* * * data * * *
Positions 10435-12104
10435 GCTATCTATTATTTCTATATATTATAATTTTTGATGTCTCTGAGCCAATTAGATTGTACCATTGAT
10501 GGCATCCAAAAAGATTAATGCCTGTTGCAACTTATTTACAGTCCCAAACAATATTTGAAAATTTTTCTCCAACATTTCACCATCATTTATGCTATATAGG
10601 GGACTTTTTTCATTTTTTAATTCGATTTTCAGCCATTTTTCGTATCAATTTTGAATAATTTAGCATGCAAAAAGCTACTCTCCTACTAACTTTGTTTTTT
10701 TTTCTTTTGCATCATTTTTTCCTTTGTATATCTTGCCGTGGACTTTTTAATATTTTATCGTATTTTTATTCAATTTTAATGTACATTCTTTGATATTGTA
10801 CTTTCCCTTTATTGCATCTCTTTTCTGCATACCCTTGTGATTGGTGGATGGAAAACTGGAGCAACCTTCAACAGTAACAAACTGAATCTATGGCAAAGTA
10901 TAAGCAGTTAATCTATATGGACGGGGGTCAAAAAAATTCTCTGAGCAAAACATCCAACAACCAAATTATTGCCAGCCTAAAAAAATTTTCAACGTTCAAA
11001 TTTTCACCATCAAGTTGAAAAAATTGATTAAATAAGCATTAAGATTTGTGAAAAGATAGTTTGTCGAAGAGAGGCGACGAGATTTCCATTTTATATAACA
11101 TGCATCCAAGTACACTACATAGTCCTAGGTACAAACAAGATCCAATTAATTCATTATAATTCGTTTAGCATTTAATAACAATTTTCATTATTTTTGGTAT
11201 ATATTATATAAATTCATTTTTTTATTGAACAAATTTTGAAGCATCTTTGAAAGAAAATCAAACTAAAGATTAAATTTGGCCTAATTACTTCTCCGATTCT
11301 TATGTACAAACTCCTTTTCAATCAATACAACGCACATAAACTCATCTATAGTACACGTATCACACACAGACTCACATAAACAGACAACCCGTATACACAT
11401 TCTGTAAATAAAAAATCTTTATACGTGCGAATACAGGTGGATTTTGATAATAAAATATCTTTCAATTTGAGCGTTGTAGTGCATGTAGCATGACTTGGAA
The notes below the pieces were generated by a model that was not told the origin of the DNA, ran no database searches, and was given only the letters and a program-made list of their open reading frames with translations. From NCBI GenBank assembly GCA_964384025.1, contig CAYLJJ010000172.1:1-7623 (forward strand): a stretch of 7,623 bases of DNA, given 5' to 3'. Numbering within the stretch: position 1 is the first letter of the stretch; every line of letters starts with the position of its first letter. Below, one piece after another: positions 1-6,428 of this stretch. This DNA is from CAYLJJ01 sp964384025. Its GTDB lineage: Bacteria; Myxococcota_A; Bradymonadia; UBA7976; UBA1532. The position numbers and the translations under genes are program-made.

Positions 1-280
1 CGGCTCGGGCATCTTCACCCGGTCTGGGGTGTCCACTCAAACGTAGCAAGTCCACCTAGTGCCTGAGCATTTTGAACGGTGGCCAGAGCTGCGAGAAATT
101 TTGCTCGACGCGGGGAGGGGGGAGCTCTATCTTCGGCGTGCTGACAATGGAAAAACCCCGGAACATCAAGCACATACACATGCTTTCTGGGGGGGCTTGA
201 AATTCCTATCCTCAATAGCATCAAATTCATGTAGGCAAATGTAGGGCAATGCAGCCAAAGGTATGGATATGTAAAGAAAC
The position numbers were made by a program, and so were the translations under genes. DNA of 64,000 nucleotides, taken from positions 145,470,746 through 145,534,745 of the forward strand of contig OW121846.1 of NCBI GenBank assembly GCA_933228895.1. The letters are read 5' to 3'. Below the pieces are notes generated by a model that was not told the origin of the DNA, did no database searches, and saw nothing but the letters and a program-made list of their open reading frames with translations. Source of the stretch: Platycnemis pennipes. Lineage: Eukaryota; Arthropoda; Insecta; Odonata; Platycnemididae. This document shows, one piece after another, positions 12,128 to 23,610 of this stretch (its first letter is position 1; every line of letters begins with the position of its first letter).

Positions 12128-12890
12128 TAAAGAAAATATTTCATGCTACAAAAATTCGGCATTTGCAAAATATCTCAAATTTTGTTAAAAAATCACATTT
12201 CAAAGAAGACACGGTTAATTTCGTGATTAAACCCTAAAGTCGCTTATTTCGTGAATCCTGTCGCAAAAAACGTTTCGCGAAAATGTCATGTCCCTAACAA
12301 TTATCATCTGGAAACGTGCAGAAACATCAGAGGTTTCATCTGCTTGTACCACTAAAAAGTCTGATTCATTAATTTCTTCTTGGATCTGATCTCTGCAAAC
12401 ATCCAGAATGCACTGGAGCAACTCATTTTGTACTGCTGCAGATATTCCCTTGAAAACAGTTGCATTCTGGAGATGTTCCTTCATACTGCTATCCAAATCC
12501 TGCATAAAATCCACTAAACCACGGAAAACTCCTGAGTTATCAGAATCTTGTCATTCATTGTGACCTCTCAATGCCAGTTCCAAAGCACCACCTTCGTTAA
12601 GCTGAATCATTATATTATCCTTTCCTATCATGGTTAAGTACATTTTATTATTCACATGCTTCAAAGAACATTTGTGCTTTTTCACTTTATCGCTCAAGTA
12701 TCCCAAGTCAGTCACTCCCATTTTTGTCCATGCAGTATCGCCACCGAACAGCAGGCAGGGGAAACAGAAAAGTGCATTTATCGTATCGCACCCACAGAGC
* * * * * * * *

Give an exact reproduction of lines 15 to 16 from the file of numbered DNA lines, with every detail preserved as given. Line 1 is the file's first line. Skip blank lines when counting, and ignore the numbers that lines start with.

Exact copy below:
1 CGGCTCGGGCATCTTCACCCGGTCTGGGGTGTCCACTCAAACGTAGCAAGTCCACCTAGTGCCTGAGCATTTTGAACGGTGGCCAGAGCTGCGAGAAATT
101 TTGCTCGACGCGGGGAGGGGGGAGCTCTATCTTCGGCGTGCTGACAATGGAAAAACCCCGGAACATCAAGCACATACACATGCTTTCTGGGGGGGCTTGA